SAFETYLIT WEEKLY UPDATE

We compile citations and summaries of about 400 new articles every week.
Email Signup | RSS Feed

HELP: Tutorials | FAQ
CONTACT US: Contact info

Search Results

Journal Article

Citation

Zhang J, Chen N, Fu G, Yan M, Kim YC. Int. J. Environ. Res. Public Health 2016; 13(11): e13111147.

Affiliation

Department of Civil and Environmental Engineering, University of Michigan, 2350 Hayward St., G.G. Brown Building, Ann Arbor, MI 48109, USA. yyoungchani@gmail.com.

Copyright

(Copyright © 2016, MDPI: Multidisciplinary Digital Publishing Institute)

DOI

10.3390/ijerph13111147

PMID

27869654

Abstract

INTRODUCTION: Senior managers' attitudes towards safety are very important regarding the safety practices in an organization. The study is to describe the current situation of senior managers' attitudes towards safety in the Chinese coal industry.

METHOD: We evaluated the changing trends as well as the reasons for these changes in the Chinese coal industry in 2009 and in 2014 with 168 senior manager samples from large Chinese state-owned coal enterprises. Evaluations of 15 safety concepts were performed by means of a questionnaire.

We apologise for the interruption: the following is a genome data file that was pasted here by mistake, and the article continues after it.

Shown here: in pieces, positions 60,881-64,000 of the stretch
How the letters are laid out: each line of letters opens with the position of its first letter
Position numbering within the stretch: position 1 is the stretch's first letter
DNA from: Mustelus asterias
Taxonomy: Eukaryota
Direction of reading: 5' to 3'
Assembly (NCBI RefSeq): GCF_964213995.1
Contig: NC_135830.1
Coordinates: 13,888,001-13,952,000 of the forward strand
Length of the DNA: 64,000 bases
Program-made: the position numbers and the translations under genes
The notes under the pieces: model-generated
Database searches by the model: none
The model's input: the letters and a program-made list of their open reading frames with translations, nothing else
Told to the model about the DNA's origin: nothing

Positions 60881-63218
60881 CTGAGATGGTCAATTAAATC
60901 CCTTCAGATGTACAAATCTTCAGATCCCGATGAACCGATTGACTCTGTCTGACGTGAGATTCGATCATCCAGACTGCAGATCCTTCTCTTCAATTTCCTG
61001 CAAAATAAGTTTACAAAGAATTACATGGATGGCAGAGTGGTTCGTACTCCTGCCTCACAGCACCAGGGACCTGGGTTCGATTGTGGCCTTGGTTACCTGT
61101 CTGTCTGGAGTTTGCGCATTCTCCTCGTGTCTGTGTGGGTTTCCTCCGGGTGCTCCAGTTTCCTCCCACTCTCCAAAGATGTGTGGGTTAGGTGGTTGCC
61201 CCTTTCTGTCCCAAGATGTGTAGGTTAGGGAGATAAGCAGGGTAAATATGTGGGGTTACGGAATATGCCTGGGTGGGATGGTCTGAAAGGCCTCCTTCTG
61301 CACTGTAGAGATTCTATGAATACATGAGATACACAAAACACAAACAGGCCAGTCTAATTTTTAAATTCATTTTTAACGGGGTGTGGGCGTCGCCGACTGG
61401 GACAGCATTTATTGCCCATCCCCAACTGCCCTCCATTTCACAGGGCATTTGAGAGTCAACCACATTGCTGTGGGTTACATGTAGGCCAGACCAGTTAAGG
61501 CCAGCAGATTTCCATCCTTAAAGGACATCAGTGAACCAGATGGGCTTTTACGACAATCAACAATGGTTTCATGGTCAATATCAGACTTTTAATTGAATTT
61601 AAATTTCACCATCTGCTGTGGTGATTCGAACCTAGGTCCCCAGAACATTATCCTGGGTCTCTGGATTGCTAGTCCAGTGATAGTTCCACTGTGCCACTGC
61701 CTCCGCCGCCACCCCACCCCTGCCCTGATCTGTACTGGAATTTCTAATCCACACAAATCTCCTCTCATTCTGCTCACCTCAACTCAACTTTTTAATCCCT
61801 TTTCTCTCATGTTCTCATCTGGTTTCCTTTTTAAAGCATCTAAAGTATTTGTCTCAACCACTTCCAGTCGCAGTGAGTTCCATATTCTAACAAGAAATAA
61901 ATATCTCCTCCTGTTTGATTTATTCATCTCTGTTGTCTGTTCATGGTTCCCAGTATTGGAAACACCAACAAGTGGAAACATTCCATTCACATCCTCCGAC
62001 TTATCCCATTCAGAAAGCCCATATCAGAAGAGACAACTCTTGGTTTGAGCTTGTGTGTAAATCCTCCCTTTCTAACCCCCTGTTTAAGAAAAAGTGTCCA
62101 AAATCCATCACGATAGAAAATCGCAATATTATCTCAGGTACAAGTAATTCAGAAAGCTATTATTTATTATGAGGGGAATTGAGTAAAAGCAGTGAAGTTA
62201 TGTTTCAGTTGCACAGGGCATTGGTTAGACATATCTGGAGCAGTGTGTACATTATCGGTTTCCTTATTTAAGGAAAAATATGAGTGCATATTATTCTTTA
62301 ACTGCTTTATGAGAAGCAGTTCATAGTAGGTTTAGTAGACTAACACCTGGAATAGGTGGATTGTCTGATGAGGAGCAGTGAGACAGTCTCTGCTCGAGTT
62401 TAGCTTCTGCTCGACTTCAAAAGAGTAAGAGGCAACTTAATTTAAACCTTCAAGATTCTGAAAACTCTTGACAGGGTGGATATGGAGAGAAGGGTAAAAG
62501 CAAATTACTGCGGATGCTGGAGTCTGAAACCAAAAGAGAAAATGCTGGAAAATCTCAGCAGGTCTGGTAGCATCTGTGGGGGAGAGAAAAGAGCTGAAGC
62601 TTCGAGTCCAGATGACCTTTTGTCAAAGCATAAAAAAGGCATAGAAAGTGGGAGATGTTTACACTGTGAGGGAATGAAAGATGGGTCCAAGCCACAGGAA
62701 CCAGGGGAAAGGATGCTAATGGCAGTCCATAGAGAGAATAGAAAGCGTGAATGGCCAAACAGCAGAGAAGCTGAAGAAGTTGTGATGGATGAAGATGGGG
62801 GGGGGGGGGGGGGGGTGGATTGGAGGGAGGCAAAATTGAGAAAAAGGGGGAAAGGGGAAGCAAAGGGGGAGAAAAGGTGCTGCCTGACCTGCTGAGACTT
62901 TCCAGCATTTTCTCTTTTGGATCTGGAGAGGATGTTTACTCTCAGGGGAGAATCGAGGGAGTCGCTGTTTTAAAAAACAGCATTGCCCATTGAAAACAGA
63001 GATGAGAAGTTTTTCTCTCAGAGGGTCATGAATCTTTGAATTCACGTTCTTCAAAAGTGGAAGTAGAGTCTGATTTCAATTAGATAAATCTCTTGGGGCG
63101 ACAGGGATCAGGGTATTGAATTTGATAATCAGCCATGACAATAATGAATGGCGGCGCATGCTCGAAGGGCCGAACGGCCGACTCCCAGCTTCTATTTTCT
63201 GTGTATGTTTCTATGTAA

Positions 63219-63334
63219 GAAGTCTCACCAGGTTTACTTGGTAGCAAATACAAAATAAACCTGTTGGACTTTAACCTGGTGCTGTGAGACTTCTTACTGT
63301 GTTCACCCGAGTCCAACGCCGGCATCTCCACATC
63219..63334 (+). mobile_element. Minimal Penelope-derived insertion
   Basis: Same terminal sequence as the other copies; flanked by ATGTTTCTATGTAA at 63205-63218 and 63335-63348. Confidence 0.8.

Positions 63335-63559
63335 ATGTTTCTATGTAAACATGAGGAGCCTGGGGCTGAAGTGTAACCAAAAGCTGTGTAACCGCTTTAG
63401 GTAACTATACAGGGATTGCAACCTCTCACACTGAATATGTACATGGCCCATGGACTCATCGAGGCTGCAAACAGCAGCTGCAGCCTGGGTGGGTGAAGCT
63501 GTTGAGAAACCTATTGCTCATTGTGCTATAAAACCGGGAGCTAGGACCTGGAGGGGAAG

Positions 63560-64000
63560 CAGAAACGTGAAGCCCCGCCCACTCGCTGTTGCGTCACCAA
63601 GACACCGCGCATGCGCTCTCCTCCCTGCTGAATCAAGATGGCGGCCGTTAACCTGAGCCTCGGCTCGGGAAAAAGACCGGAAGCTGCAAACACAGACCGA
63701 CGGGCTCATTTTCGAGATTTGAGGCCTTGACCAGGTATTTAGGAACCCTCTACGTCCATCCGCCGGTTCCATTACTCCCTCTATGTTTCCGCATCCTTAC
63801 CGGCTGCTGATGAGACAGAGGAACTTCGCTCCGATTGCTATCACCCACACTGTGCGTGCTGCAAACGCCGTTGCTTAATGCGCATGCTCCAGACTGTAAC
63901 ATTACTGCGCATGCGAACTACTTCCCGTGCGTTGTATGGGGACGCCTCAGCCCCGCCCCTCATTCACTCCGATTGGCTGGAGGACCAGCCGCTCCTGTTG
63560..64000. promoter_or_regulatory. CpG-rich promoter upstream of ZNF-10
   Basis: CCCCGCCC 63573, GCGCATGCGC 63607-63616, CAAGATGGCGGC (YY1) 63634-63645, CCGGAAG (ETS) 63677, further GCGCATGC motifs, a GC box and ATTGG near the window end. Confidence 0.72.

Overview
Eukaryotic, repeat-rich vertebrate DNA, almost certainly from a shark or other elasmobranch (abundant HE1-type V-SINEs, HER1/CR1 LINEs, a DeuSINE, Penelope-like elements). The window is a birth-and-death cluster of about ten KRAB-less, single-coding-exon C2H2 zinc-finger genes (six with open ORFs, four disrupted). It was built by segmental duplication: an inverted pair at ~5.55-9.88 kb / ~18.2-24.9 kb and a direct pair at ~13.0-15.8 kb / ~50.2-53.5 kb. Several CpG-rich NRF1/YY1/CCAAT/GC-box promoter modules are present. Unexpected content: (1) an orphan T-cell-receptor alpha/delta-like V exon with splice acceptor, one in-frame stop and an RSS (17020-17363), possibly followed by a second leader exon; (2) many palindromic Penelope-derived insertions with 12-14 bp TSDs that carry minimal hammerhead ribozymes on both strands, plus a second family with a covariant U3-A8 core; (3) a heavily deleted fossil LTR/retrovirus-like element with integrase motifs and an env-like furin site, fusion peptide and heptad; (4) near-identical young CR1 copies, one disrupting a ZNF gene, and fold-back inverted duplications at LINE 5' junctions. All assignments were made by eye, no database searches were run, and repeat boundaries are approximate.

RESULTS and Conclusions: Results indicate that, in 2014, three concepts were at a very high level (mean > 4.5), and six were at a relatively high level (4.5 > mean > 4.0). Analyses of changing trends revealed that nine concepts improved significantly, while four greatly declined in 2014 compared to those in 2009. The data reported here suggest that the reasons for the significant improvement with respect to the nine concepts include the improvement in social and legal environments, the improvement of the culture of social safety, workers' safety demands being met, and scientific and technical advances in the coal industry. The decline of the four concepts seemed to be caused by a poor awareness of managers in the coal industry that safety creates economic benefits, insufficient information on safety, inadequate attention to the development of a safety culture and safety management methods, and safety organizations and workers' unions not playing their role effectively. Practical Applications: We therefore recommend strengthening the evidence that safety creates economic benefits, providing incentives for employees to encourage their participation in safety management, and paying more attention to the prevention of accidents in coal mines via safety organizations and unions. These results can provide guidelines for workers, industrialists, and government regarding occupational safety in the whole coal industry.


Language: en

NEW SEARCH


All SafetyLit records are available for automatic download to Zotero & Mendeley
Print